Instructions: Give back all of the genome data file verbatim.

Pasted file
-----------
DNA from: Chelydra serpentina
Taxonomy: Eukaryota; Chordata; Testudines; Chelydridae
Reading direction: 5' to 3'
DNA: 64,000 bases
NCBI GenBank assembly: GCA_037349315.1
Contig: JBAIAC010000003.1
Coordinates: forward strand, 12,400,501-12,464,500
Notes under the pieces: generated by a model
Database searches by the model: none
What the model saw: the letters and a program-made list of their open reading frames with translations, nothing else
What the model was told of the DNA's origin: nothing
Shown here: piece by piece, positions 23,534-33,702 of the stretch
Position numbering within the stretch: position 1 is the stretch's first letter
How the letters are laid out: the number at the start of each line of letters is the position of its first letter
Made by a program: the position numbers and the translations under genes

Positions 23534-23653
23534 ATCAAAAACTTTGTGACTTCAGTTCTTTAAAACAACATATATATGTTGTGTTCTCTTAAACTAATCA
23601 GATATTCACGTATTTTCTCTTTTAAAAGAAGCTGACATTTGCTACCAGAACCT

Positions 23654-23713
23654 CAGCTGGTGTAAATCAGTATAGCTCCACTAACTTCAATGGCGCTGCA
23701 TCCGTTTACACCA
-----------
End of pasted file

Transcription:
DNA from: Chelydra serpentina
Taxonomy: Eukaryota; Chordata; Testudines; Chelydridae
Reading direction: 5' to 3'
DNA: 64,000 bases
NCBI GenBank assembly: GCA_037349315.1
Contig: JBAIAC010000003.1
Coordinates: forward strand, 12,400,501-12,464,500
Notes under the pieces: generated by a model
Database searches by the model: none
What the model saw: the letters and a program-made list of their open reading frames with translations, nothing else
What the model was told of the DNA's origin: nothing
Shown here: piece by piece, positions 23,534-33,702 of the stretch
Position numbering within the stretch: position 1 is the stretch's first letter
How the letters are laid out: the number at the start of each line of letters is the position of its first letter
Made by a program: the position numbers and the translations under genes

Positions 23534-23653
23534 ATCAAAAACTTTGTGACTTCAGTTCTTTAAAACAACATATATATGTTGTGTTCTCTTAAACTAATCA
23601 GATATTCACGTATTTTCTCTTTTAAAAGAAGCTGACATTTGCTACCAGAACCT

Positions 23654-23713
23654 CAGCTGGTGTAAATCAGTATAGCTCCACTAACTTCAATGGCGCTGCA
23701 TCCGTTTACACCA